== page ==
Very sad to learn last week of the passing of our friend China in Bahía de los Ángeles. China provided so much warmth and affection to me, my colleagues, our kids, and the community. In addition to literally sustaining us with her delicious food, China’s presence was (and will continue to be) a real touchstone in the lives of those who met her.

When our daughter was born, China celebrated with us. When everyday struggles with experiments or work intruded on our lives, China was a regular, steadying presence - always there with a bright smile and a warm meal (or, importantly, a cup of “café fuerte”).

And as important as China was for scientists and staff, she played an even bigger role in the lives of our students. I remember many times seeing students helping China in the kitchen, when they could have been resting or sleeping in. China was a sort of surrogate parent for many who were missing that connection while in the field.

And all of that is just the hundreds of lives I intimately witnessed being touched by China. Her taco shop was a hub for the community of Bahía de los Ángeles - a place where residents and tourists alike could get their fill of delicious food, catch up on the events in town, and feel at home.

We will miss China deeply, and Bahía de los Ángeles will not be the same without her. It is comforting to know that memory will live on in the community and far beyond.


more art & science

I was fortunate to make the acquaintance of Rene Martin, a scientist who not only does cool research (with W. Leo Smith, himself a brilliant evolutionary biologist), but she ALSO is an incredibly talented artist. Of course, I commissioned her to do a Fundulus painting for me, specifically requesting that it be a little more caricature-ish than her usual (also amazing but more photorealistic) work. Not only do I love the artwork, but you can (and should) check out her website, where you can order prints of her work. May I suggest that any wall in your house or office would be improved by a copy of her Lampris guttatus, or Crenicichla minuano.

Hopeful for our future

There are many reasons to be anxious and depressed in the news every day, from bird populations disappearing to hate crimes, so it was refreshing to attend our campus’ Queer Students & Allies in STEM (qSTEM) event last week. Seeing so many of our students (and faculty) showing their support, hearing their stories, and witnessing these students’ strength and resolve to make things better gave me optimism for our future - something in short supply these days.


A Reflective Field Season

This is my 20th summer of doing field research in Bahía de los Ángeles. I started back in the summer of 2000, working with Gary Huxel and Paco Piñero, trying to keep things together (on a number of levels) following the deaths of Gary Polis and colleagues Mike Rose, Shigeru Nakano, Takuya Abe, and Masahiko Higashi in a tragic research accident.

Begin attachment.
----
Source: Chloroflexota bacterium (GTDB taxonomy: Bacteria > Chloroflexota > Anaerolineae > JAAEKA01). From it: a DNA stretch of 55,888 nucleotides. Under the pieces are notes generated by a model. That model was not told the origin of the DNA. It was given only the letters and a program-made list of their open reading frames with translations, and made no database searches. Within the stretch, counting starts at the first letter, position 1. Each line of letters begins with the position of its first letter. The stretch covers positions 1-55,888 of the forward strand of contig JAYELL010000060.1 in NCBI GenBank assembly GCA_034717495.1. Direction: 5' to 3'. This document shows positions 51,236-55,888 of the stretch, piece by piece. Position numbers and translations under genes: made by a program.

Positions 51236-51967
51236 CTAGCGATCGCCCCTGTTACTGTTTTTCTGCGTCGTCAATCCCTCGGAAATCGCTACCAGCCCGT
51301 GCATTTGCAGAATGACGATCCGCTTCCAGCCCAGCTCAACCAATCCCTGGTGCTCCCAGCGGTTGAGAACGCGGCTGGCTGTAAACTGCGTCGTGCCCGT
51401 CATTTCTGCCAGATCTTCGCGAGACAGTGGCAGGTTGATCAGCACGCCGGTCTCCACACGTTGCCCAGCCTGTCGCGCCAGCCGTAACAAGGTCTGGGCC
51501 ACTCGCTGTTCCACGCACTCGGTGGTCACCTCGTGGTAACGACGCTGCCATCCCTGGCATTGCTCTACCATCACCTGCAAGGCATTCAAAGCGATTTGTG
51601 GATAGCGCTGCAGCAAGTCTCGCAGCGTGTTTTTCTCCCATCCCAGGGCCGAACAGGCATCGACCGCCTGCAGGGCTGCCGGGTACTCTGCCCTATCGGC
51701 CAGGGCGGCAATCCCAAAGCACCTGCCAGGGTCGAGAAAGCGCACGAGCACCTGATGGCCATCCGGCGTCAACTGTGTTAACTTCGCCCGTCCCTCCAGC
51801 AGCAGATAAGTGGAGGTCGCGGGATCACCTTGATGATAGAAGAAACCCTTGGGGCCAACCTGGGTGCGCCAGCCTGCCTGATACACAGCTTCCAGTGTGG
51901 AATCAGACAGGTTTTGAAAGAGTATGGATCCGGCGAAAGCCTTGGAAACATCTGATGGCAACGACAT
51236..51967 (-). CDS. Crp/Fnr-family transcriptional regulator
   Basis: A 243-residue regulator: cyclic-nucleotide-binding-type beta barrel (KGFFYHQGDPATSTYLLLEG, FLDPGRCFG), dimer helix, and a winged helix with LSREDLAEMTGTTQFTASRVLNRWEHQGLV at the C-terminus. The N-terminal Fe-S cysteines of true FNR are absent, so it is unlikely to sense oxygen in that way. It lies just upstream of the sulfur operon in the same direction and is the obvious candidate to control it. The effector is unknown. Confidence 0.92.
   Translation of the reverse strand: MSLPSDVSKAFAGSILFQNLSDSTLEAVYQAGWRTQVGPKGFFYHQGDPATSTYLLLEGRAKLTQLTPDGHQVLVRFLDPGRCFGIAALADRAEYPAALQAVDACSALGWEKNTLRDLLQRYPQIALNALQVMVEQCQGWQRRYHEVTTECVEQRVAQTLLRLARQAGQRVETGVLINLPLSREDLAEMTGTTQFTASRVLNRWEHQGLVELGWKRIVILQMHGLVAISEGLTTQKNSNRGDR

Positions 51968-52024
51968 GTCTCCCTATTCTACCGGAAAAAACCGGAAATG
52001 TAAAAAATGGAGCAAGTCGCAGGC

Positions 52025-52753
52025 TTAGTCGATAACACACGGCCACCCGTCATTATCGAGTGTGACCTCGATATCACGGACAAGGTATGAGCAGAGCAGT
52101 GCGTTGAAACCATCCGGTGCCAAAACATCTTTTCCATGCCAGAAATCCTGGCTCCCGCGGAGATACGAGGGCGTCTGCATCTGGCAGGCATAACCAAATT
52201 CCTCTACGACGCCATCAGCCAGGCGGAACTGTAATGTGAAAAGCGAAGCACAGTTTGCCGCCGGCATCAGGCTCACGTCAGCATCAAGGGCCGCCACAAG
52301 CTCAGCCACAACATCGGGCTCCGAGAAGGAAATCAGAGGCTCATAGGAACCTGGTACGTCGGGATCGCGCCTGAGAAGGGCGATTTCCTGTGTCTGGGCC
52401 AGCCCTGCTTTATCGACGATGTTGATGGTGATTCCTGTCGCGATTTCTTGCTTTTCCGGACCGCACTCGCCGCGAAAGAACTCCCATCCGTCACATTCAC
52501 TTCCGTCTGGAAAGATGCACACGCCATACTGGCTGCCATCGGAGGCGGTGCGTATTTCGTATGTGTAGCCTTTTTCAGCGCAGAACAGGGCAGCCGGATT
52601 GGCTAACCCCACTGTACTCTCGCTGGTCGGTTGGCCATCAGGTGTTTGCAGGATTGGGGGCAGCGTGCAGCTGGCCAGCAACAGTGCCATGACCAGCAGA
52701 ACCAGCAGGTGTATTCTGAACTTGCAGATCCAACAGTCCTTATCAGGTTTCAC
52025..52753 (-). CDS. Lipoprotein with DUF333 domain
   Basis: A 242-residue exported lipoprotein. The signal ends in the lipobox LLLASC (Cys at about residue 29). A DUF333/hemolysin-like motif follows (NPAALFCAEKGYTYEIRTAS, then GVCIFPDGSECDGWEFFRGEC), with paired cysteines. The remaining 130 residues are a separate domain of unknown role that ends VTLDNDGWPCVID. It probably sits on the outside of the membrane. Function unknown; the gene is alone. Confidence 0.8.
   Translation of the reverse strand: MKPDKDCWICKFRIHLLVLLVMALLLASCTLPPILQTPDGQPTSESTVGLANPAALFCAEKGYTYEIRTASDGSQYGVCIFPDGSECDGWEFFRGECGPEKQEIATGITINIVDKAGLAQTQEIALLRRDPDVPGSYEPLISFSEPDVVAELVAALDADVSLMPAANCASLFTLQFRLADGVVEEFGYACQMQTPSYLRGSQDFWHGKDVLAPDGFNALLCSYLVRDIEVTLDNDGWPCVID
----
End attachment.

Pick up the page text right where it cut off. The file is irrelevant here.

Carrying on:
A lot has happened in the last 20 years. We moved back to San Diego; we both have jobs we love, have forged new friendships and collaborations while strengthening those we already had, welcomed a wonderful daughter into our lives, and had to say goodbye too soon to some friends and family. Through it all, Bahia has been a constant, both as a source of renewal, my second home, a nexus for creating scientific and personal relationships, and as a natural laboratory for exploring ecological questions.

So, not only was this a great trip for many of the usual reasons (exciting research, working with friends, amazing students, and a stunning location), but it also reminds me of just how lucky I am.

Art and Science

So, there are these two phenomenal artists (Joey Rose and Alexandra Underwood) who were working on an art project related to climate change and ocean acidification. They were wondering who some of the key scientists are in the field, past and present, and I put that question out to a bunch of fellow scientists.

A few names kept reappearing on people’s lists (maybe a future post here). But one of those names that kept showing up, but is probably NOT on the radar of the general layperson, is Dr. Lisa Levin, who ALSO happens to have been my PhD advisor.

I have mentioned Lisa before - recently, in fact, in this post. But I could not state her achievements better than the artist, Joey Rose did in his instagram post:

Lisa Levin: Educator. Explorer. Scientist. Researcher. Conservationist. Policy Influencer. She does everything! Her studies and observations revolve around deep sea ecosystems deprived of oxygen and those subject to acidification and sulphide stress. (All very recently discovered man-made issues.) Among many achievements, she’s also the founder of the Deep-Ocean Stewardship Initiative.
— Joey Rose

Joey’s portrait of her is just too good not to share, so here you go! What an incredible display of talent.


a great op-ed in the union tribune

So nice to hear a thoughtful, powerful woman in STEM talk about diversity and inclusion in our local paper. Marlem is a wonderful, articulate young scientist. She, her husband, and her brother are all making the world a better place.

now reposted with improved photo - a picture of Marlem doing fieldwork back in 2007, while a student at Hoover High

now reposted with improved photo - a picture of Marlem doing fieldwork back in 2007, while a student at Hoover High

Click the picture above to go to the article.